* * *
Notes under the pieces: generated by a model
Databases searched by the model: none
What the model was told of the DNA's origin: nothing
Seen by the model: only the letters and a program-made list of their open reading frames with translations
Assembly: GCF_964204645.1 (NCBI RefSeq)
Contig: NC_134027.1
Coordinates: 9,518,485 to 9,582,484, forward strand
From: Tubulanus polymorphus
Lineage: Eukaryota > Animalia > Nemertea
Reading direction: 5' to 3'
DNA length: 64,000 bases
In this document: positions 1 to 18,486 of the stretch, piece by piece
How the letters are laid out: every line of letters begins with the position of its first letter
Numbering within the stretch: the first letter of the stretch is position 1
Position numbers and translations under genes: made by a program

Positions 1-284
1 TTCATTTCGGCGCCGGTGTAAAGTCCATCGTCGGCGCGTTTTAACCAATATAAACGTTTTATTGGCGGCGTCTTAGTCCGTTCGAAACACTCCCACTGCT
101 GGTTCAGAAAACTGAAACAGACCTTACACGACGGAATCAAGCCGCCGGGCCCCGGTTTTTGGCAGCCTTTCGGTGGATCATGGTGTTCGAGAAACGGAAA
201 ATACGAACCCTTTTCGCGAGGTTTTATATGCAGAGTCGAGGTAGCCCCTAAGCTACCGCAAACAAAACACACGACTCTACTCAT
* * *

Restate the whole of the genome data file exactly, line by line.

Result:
Notes under the pieces: generated by a model
Databases searched by the model: none
What the model was told of the DNA's origin: nothing
Seen by the model: only the letters and a program-made list of their open reading frames with translations
Assembly: GCF_964204645.1 (NCBI RefSeq)
Contig: NC_134027.1
Coordinates: 9,518,485 to 9,582,484, forward strand
From: Tubulanus polymorphus
Lineage: Eukaryota > Animalia > Nemertea
Reading direction: 5' to 3'
DNA length: 64,000 bases
In this document: positions 1 to 18,486 of the stretch, piece by piece
How the letters are laid out: every line of letters begins with the position of its first letter
Numbering within the stretch: the first letter of the stretch is position 1
Position numbers and translations under genes: made by a program

Positions 1-284
1 TTCATTTCGGCGCCGGTGTAAAGTCCATCGTCGGCGCGTTTTAACCAATATAAACGTTTTATTGGCGGCGTCTTAGTCCGTTCGAAACACTCCCACTGCT
101 GGTTCAGAAAACTGAAACAGACCTTACACGACGGAATCAAGCCGCCGGGCCCCGGTTTTTGGCAGCCTTTCGGTGGATCATGGTGTTCGAGAAACGGAAA
201 ATACGAACCCTTTTCGCGAGGTTTTATATGCAGAGTCGAGGTAGCCCCTAAGCTACCGCAAACAAAACACACGACTCTACTCAT